Every 'Next Big Thing' In Wrestling History: Where Are They Now?

Does the instant mega-push actually work in wrestling, or...?

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A quick note on the criteria:

This list only covers wrestlers whom the office deemed the guy whether you liked them or not - the recipients of the super-committed all-the-way-in absolute mega-push. 

Obviously, that rules out Daniel Bryan, who occupies the opposite extreme of that spectrum. The rocket was not exactly strapped to his back; he was brought back down to earth ritually, by Michael Cole, who delighted in calling him a vegan nerd whom only the most snarky know-it-all jagoffs thought was one of the best wrestlers on the planet.

This criteria rules out even John Cena and Batista. 

Both were eventually pushed, and heavily, to an extent that you resented them entirely, but neither were the Next Big Thing: Cena was a handsome greenhorn with muscles who WWE might want to do something with maybe, and Batista was a handsome greenhorn with bigger muscles who WWE might want to do something with maybe.

This list assesses the "Are you sure you don't like them? They're on TV all the time, and moreover, we don't give a flying f*ck what you think" pro wrestler. The wrestler with whom promoters broke the golden rule - a star is an act who best connects with the audience - because the promoter likes them so much.

How many of them actually made it?

20. Tom Magee

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Bret Hart Vs. Tom Magee, thought lost forever until it was exhumed in 2019, revealed who the next Ace of the World Wrestling Federation was.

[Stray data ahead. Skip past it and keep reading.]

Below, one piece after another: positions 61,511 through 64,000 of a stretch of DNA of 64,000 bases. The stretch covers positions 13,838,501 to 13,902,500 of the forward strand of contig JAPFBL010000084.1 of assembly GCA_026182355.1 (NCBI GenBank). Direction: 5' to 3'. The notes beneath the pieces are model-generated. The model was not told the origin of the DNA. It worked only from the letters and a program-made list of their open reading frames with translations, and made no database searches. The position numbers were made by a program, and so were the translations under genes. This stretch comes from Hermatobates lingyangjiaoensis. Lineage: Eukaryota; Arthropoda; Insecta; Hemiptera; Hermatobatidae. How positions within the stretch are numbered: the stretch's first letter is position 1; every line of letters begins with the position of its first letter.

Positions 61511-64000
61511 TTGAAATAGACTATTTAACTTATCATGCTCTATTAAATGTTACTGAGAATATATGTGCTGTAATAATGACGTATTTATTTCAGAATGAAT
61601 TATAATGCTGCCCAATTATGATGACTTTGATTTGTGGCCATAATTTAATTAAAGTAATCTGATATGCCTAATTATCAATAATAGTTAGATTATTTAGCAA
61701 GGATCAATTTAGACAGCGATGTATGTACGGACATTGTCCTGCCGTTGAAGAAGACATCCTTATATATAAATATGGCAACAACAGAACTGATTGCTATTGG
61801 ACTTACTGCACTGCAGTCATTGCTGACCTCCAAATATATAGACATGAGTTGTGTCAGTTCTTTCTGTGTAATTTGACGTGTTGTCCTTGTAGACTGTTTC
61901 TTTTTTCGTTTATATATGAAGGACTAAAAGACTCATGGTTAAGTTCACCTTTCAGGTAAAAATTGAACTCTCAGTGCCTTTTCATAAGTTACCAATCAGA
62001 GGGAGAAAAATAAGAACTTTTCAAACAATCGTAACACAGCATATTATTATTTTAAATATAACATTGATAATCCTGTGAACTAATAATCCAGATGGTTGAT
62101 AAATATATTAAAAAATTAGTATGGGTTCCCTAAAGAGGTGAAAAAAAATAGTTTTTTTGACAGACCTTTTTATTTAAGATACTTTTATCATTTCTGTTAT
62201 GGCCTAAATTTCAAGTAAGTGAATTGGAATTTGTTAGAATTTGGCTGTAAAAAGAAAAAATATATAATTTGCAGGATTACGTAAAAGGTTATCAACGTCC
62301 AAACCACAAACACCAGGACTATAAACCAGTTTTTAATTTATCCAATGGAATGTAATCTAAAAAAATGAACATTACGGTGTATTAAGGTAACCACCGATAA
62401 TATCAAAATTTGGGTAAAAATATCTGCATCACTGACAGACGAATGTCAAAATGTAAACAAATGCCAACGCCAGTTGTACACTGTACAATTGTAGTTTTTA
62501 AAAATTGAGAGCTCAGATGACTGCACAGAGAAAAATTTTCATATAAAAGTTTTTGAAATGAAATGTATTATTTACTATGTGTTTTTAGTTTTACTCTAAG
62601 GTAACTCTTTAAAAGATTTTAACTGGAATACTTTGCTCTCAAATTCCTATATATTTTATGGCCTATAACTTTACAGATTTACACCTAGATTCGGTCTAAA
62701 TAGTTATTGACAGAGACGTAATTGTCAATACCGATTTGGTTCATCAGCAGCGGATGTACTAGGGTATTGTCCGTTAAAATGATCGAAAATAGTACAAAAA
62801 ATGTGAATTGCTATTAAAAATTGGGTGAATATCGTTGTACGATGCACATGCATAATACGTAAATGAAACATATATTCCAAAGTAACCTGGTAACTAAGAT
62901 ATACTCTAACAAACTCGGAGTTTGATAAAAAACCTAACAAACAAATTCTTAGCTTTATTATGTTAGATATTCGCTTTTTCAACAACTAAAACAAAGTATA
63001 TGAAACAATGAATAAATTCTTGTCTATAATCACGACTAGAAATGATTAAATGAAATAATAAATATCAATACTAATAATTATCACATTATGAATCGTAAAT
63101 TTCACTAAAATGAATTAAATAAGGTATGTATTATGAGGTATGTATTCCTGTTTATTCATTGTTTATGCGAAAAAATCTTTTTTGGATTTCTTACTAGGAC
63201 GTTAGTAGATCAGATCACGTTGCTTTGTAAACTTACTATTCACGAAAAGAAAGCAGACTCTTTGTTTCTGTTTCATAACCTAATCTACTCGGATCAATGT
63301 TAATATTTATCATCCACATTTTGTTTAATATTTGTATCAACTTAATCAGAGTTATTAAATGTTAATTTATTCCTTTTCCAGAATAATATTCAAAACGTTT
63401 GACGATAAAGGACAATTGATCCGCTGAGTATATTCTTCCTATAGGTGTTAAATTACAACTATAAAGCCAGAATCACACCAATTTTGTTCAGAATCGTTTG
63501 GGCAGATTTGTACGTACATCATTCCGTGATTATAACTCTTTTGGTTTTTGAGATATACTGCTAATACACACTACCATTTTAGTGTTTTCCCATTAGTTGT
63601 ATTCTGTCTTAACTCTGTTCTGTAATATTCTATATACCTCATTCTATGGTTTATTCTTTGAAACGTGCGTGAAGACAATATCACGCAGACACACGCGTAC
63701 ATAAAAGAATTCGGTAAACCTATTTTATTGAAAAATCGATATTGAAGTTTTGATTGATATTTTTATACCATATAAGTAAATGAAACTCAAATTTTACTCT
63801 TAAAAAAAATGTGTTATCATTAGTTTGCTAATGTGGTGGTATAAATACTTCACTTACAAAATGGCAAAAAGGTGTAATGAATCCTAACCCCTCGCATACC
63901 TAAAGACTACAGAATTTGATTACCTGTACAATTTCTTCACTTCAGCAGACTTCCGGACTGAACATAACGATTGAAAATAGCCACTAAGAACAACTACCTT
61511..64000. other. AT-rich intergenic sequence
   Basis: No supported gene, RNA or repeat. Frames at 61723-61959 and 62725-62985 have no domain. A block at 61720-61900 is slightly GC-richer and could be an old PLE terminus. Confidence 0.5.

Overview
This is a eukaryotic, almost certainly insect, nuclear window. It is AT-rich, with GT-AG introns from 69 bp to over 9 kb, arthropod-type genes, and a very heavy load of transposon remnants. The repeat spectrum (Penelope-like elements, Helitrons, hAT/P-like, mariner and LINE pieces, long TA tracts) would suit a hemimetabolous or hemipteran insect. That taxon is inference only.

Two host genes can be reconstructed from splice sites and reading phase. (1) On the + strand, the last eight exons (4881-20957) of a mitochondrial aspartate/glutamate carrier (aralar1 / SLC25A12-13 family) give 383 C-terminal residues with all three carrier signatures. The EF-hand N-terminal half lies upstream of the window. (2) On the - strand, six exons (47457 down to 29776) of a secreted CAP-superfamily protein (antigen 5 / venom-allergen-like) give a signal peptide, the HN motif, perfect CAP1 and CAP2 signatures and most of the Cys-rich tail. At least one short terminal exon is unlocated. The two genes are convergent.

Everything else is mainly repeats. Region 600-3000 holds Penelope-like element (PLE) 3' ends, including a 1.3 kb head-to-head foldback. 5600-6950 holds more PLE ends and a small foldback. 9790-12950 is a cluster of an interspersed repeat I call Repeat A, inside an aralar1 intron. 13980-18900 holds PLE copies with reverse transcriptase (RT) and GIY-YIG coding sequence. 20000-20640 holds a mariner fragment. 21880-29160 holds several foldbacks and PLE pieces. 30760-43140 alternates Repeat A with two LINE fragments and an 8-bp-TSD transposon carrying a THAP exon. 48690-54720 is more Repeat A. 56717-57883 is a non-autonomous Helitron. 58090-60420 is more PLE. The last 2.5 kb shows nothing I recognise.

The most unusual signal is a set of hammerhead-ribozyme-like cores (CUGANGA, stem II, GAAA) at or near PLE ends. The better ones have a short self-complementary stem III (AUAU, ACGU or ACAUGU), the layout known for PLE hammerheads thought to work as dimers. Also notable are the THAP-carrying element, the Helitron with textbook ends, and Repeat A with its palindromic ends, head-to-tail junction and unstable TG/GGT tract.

Vince McMahon thought it was Magee, the guy with the hairspray metal poodle barnet and Greek God physique who couldn’t work a lick. It was in fact - eventually - Bret Hart. 

Hart was uniquely superb in the match. He knew that Magee could do literally less than nothing and treated him like a proximity mine. He charged at Magee like a rocket, ran away from him in cowardice, and expressed his sheer fury that he “couldn’t” get near him. Hart had to do everything in the spaces between moves; if he made contact with Magee, and he had to do that on occasion, the match would blow up. To Hart’s eternal credit, it only blew up once or twice. 

After Magee was exposed as a dud, he did some shots for All Japan Pro Wrestling, in which he essentially wrestled like a small child copying the first karate film they’d ever watched. The WWF gave him some more dates in 1989, but Magee simply was not cut out for it. 

Magee presently works as gym trainer, as far as anybody seems to be able to tell, but did resurface to talk about the match in 2019. Seemed like a very sweet man.


Michael Sidgwick is an editor, writer and podcaster for WhatCulture Wrestling. With over seven years of experience in wrestling analysis, Michael was published in the influential institution that was Power Slam magazine, and specialises in providing insights into All Elite Wrestling - so much so that he wrote a book about the subject. You can order Becoming All Elite: The Rise Of AEW on Amazon. Possessing a deep knowledge also of WWE, WCW, ECW and New Japan Pro Wrestling, Michael’s work has been publicly praised by former AEW World Champions Kenny Omega and MJF, and current Undisputed WWE Champion Cody Rhodes. When he isn’t putting your finger on why things are the way they are in the endlessly fascinating world of professional wrestling, Michael wraps his own around a hand grinder to explore the world of specialty coffee. Follow Michael on X (formerly known as Twitter) @MSidgwick for more!